Thomas raises some interesting points. “Is there social harm from dogmatic fundamentalist views that will not admit . . .” But if there is demonstrable social harm that results from dogmatic fundamentalism, I wonder what the appropriate penalty might be? I don’t have to report to a reeducation center yet, do I?
Seriously, a Christian absolutist is not someone who claims to know absolutely, but rather someone who claims within bounded limits to know the absolute. The epistemic certainty sought by Enlightenment philosophy is an idol — the only one who can know absolutely is God. Thus the Christian claim is that we can know genuinely, but never exhaustively. Creaturely humility requires that we remind ourselves to stay open to correction, not because knowledge is infinitely flexible (relativism), but rather because our knowledge is always partial — even when what we know is true, as far as it goes.
Because absolute epistemic certainty is not an option for any creature, the measuring stick we use in every social setting to indicate our dedication to our absolute is, positively, what we are willing to live and die for, and negatively, what we are willing to kill for. Dogmatic Muslims ran planes into the World Trade Towers. Dogmatic Americans answered fire with fire, and we kicked a little Talibutt. They killed, we died. We killed, they died. Now what? Why? Who says?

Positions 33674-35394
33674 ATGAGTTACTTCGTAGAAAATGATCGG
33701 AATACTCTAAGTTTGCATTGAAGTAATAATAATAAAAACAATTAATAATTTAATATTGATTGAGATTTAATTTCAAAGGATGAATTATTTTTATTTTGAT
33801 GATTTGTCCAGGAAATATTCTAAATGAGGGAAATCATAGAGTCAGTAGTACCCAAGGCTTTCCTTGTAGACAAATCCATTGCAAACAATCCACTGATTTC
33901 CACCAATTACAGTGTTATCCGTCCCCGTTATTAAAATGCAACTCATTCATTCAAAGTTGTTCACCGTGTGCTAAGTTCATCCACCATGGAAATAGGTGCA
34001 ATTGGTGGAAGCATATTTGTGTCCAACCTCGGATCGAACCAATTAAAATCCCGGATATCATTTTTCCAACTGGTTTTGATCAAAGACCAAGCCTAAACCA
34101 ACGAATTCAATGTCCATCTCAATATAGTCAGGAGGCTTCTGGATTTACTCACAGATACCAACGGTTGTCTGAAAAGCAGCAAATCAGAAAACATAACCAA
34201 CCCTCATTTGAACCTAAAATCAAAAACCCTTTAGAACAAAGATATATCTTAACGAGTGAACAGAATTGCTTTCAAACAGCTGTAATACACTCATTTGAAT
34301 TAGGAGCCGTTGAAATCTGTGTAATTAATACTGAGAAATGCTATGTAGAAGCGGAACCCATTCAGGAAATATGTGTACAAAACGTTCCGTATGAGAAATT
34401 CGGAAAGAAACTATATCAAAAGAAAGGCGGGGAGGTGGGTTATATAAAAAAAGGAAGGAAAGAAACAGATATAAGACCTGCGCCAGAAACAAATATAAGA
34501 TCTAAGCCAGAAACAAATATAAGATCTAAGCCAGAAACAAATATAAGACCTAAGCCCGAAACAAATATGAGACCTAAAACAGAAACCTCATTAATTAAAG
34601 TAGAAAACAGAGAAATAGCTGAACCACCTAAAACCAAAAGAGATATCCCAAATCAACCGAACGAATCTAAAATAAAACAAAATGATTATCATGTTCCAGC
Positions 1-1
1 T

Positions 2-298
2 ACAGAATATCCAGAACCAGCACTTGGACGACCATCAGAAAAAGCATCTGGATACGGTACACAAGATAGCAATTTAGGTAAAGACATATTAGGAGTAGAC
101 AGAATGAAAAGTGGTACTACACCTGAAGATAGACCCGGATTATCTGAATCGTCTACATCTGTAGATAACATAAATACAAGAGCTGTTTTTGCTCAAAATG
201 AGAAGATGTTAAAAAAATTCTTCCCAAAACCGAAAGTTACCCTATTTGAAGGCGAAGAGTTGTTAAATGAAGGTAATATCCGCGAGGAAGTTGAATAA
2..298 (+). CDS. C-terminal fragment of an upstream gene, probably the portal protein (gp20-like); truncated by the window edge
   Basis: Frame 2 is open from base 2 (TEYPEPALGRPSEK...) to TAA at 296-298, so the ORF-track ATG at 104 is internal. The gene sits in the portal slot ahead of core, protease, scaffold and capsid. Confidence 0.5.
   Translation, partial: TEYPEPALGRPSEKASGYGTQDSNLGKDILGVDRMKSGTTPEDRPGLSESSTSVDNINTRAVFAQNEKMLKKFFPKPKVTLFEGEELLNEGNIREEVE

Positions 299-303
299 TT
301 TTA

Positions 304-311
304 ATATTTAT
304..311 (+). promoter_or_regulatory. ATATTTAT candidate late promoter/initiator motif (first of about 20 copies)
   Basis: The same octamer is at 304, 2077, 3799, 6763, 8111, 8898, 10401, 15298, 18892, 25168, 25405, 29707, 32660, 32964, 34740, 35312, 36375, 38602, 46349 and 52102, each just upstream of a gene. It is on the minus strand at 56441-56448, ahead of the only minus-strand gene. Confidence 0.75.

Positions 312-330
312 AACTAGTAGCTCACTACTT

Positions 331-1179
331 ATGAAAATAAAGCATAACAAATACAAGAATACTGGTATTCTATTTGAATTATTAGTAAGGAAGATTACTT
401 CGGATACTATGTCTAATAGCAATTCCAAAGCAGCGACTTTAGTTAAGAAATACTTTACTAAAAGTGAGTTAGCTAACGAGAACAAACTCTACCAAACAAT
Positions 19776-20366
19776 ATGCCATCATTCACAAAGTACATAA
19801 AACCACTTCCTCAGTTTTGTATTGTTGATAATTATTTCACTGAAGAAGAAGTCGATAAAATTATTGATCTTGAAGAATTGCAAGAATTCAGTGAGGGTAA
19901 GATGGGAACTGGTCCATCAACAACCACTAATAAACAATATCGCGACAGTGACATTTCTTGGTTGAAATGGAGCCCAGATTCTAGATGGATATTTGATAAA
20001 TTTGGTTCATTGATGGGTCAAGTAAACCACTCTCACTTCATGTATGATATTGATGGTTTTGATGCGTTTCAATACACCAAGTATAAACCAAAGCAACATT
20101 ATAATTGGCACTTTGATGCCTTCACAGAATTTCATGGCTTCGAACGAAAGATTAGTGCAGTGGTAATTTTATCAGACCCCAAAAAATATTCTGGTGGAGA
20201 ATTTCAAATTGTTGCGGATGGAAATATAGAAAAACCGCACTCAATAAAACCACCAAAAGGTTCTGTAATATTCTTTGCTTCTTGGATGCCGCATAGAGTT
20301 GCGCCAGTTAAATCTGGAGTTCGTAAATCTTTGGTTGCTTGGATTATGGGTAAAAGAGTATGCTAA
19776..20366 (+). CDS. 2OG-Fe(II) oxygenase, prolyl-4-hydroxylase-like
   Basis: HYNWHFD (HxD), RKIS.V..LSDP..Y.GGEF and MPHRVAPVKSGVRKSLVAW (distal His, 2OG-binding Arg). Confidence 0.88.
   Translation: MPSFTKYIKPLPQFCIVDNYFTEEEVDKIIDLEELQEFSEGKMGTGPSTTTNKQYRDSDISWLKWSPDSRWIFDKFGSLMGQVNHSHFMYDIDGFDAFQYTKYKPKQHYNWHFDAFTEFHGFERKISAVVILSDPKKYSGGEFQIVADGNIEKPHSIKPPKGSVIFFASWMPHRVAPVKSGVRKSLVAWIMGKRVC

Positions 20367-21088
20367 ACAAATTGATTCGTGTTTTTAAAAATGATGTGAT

“All I am asking for is honest debate based on logic and fact.” And here is where Thomas demonstrates his commitment to his (not so hidden) absolute. It appears that he thinks honest debate is better than dishonest debate, and that logic and fact is better than, say, emotion and whimsy. But why is it necessary for all of us to obey Thomas’s rules?
“Apologetics in the Void” are repostings from an on-going electronic discussion and debate I had some time ago with members of our local community, whose names I have changed. The list serve is called Vision 20/20, and hence the name “visionaries.” Reading just these posts probably feels like listening to one half of a phone conversation, but I don’t feel at liberty to publish what others have written. But I have been editing these posts (lightly) with intelligibility in mind.